All vaccine injury claims are subject to a statute of limitations, meaning that it must be filed within three years of the onset of the condition, illness, or injury, or within two years if the claim is based upon the person’s death. There are very few and strict exceptions to this timing rule so it is important to act if you believe you may claim.

Can any lawyer represent a person with a vaccine injury claim?

Not necessarily. Claims are filed with the U.S. Court of Federal Claims in Washington, D.C., not a local court. Lawyers representing petitioners must be admitted to practice in the Court of Federal Claims. Most lawyers who handle personal injury cases on a contingency fee—like car accidents, slip and falls, and workplace injuries— are not admitted to the Court. More importantly, they are not familiar with vaccine injury claims. Most do not even know of the existence of the Court’s program devoted to compensating persons injured by vaccines.

Our attorneys are licensed with the Court to handle these types of claims and understand that it is specialized, complex litigation, requiring knowledge and experience unique to representing persons suffering from an adverse reaction to a vaccine. And because the fees of the lawyer representing a petitioner are paid through the Court, not from the injured person’s recovery, injured persons are encouraged to be represented by an attorney, because it can be done at no cost.

All vaccine injury claims are subject to a statute of limitations, meaning that it must be filed within three years of the onset of the condition, illness, or injury, or within two years if the claim is based upon the person’s death. There are very few and strict exceptions to this timing rule so it is important to act if you believe you may have a claim.

What is the National Vaccine Injury Compensation Program?

The National Vaccine Injury Compensation Program was formed by Congress in 1988 to provide a federal “no-fault” system for compensating individuals or families of individuals injured by covered vaccines. Funds for the compensation come from an excise tax of 75 cents on every dose of covered vaccine that is purchased in the United States. The Program is jointly administered by three federal entities: the U.S. Department of Health and Human Services, the U.S. Department of Justice, and the U.S. Court of Federal Claims. Claims for compensation are filed as petitions with the Court, and the persons filing the claims are called “petitioners.” Almost always petitioners are represented by private attorneys, who must be admitted to practice in the Court. A person injured by a vaccine is not allowed to bring a lawsuit against the company that produced the vaccine or against the doctor, nurse, clinic or pharmacy which administered it.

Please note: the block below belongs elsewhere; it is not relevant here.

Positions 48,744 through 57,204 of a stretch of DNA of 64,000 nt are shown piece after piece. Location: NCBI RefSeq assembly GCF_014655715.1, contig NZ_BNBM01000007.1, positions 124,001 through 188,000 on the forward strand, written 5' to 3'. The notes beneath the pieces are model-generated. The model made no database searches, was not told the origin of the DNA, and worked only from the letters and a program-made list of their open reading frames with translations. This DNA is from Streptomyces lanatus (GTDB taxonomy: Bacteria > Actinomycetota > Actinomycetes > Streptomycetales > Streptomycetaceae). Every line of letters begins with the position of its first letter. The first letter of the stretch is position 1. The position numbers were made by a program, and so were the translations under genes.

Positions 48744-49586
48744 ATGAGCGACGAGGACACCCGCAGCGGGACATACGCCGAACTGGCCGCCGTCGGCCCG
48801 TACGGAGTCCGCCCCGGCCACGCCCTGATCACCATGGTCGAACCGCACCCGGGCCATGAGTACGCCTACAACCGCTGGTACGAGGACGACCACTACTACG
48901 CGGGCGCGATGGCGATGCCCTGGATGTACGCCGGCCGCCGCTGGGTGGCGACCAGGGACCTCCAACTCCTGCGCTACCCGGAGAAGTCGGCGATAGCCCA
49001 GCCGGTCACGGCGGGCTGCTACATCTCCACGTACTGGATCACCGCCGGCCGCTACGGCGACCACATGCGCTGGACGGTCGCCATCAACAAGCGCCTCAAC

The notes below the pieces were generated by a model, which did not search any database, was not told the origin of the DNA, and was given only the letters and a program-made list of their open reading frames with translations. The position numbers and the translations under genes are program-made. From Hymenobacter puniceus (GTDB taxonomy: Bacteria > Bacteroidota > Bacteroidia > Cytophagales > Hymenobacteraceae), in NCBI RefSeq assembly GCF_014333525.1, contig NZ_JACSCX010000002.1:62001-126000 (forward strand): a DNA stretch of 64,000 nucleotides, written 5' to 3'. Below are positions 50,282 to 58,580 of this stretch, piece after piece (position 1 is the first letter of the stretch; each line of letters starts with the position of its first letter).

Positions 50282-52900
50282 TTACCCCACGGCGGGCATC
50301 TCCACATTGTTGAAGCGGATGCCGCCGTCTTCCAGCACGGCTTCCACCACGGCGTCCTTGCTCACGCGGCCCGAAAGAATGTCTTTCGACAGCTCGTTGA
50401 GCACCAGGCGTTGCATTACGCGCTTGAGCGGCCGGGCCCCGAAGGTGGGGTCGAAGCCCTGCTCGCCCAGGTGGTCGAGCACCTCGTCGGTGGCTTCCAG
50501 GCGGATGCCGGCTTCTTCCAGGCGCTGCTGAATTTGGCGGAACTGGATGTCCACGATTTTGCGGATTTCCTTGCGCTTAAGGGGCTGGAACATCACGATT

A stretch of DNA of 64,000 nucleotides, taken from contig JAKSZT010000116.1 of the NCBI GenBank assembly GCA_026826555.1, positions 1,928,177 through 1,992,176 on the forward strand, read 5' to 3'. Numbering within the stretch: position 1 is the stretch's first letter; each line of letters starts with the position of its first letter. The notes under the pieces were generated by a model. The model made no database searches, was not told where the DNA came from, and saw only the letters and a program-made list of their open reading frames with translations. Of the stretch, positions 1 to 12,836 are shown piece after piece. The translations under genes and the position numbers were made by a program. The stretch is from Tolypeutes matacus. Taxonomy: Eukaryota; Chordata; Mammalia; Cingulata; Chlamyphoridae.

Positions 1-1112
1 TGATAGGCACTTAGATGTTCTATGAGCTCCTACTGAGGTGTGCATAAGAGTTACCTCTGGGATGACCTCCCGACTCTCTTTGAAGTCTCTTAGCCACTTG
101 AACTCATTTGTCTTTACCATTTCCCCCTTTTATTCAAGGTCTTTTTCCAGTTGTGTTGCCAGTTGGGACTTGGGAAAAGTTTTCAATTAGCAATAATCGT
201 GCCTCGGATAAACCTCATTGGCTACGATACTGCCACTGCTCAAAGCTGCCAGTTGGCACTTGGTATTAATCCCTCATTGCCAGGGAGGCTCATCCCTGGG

What is VAERS? Is a report to VAERS the same as filing a vaccine injury claim?

NO. VAERS is NOT a vaccine injury claim. VAERS stands for the Vaccine Adverse Event Reporting System. It is a national safety surveillance program sponsored by agencies of the federal government to collect and analyze information about adverse events and possible side effects that occur after the administration of vaccines. In addition to the person (or parent/guardian of the person) experiencing the adverse reaction, a report to VAERS can be made by the provider administering the vaccination, care givers, healthcare professionals (doctor, nurse, hospital, clinic), state immunization programs, manufacturers of the vaccine—generally anyone with knowledge of the situation.

VAERS is NOT the National Vaccine Injury Compensation Program. A report to VAERS is NOT a vaccine injury claim. If you or anyone else reports your adverse reaction or condition to VAERS, it is NOT a claim to the Program for this type of injury. A report to VAERS will NOT extend the time to file a claim to the Program.

Everyone’s situation is different. Our team is ready to discuss your specific questions with you.